The Drive for Regulatory Harmonization

Contemporary social and economic affairs take place within a bewildering complex of regulatory restrictions and requirements. Already profuse beyond comprehension, the labyrinth grows ever more extensive. In the United States, at the federal level alone, the 4,000 to 5,000 new final rules put in place each year require some 20,000 pages of the Federal Register for their official promulgation (Clyde Wayne Crews, Jr., Ten Thousand Commandments: An Annual Policymaker’s Snapshot of the Federal Regulatory State [Washington, D.C.: Competitive Enterprise Institute, March 1999], 14–15). Simultaneously, the 50 states, 3,043 counties, 19,279…

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The Real Trickle-Down Effect: Making “Luxuries” Affordable to Regular People

Most readers are familiar with the notion of the “trickle-down effect.” This caricature is usually employed by left-leaning economists to denounce tax cuts for the entrepreneurial class. Writing for the Washington Post, Christopher Ingraham tells readers that slashing tax rates for the wealthy fails to stimulate employment, though rich people become more affluent. Unfortunately, free market economists often respond by demonstrating that there is a positive link between low tax rates and economic growth. Although their efforts are commendable, such writers are employing the wrong strategy. Instead of showing that…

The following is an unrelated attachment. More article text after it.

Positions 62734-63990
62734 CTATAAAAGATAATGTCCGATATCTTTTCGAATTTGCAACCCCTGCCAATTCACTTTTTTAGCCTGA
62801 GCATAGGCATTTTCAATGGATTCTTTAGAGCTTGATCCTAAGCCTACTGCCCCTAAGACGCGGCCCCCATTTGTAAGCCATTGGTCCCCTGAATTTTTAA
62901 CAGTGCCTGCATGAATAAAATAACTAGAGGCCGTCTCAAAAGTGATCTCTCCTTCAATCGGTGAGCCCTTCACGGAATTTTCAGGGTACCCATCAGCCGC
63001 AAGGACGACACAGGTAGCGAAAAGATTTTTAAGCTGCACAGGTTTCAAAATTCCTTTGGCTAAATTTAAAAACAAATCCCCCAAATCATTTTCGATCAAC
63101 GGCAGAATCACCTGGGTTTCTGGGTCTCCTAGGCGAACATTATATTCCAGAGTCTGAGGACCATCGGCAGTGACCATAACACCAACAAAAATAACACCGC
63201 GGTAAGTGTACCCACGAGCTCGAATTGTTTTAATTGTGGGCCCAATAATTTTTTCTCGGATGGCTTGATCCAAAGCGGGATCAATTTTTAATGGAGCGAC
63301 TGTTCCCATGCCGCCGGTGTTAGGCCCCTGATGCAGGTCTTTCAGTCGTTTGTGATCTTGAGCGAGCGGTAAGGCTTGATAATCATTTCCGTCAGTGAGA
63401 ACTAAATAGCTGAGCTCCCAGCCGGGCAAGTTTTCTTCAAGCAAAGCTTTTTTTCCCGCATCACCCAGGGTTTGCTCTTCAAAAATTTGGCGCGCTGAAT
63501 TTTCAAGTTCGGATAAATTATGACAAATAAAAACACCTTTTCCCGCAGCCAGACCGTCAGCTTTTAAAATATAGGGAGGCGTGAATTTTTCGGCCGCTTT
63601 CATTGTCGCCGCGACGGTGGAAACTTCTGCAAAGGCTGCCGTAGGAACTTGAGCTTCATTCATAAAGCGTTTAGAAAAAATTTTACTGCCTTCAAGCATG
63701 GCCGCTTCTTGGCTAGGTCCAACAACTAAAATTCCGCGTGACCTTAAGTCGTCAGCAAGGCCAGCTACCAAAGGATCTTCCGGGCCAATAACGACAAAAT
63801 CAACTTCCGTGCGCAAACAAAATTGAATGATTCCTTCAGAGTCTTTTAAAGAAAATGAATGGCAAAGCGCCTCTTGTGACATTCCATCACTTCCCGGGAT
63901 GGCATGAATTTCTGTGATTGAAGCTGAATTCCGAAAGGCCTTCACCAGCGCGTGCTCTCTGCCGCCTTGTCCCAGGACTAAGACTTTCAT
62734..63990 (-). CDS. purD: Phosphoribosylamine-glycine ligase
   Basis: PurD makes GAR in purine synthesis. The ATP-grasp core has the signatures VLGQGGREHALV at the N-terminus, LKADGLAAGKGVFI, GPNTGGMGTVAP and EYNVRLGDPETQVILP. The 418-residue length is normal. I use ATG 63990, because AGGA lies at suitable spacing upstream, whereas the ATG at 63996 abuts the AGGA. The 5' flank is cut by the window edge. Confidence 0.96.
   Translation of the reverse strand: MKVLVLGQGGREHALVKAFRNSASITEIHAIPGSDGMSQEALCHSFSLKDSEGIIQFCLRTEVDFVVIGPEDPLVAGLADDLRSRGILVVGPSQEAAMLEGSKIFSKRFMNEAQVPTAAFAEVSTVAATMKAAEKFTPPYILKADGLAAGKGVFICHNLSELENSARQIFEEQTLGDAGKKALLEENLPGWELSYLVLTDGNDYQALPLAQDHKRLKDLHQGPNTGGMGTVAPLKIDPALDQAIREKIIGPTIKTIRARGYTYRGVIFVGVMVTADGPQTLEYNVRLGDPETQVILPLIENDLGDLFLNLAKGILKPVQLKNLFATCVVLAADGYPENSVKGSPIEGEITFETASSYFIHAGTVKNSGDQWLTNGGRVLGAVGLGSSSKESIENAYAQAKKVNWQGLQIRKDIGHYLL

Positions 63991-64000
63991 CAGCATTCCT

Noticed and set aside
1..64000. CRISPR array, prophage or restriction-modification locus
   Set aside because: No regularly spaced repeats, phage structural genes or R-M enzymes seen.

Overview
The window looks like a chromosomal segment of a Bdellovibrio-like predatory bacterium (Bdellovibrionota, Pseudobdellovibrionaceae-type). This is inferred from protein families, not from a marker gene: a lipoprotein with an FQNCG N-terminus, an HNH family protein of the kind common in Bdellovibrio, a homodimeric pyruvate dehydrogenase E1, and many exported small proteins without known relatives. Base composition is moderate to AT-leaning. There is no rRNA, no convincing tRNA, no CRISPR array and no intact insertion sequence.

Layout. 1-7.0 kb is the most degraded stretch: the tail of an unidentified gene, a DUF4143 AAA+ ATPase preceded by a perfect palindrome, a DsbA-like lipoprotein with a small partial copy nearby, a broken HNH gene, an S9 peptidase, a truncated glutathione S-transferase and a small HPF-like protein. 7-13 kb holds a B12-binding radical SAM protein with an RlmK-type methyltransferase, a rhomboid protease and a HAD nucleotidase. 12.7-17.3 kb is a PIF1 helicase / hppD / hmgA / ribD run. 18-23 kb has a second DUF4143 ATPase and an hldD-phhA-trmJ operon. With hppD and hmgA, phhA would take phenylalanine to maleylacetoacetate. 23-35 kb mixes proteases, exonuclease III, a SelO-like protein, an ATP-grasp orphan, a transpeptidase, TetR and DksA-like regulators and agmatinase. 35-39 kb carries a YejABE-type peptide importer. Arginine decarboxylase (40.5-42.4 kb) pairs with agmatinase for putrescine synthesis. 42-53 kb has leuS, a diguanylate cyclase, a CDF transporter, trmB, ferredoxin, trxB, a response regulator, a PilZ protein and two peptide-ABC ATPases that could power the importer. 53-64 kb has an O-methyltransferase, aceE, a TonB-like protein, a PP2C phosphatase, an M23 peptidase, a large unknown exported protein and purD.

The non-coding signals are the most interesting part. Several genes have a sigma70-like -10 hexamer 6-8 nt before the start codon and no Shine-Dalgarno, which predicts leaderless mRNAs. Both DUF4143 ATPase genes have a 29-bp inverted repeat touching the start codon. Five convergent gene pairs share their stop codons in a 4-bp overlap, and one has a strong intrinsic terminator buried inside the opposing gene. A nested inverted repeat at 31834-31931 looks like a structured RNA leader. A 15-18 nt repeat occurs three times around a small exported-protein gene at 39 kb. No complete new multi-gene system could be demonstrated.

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Why Producer Prices (Like Lumber Prices) Are Rising Faster Than the CPI

“Homebuilding rebounded less than expected,” NBC reported recently, “as very expensive lumber and shortages of other materials continued to constrain builders’ ability to take advantage of an acute shortage of houses on the market.” Lumber isn’t the only material that has experienced significant price increases over the past year. The same NBC article notes that steel and copper prices are also hampering the housing market. The general pattern of price inflation is that higher-order goods—those furthest from the consumer in the production process—tend to react sooner and more significantly to…

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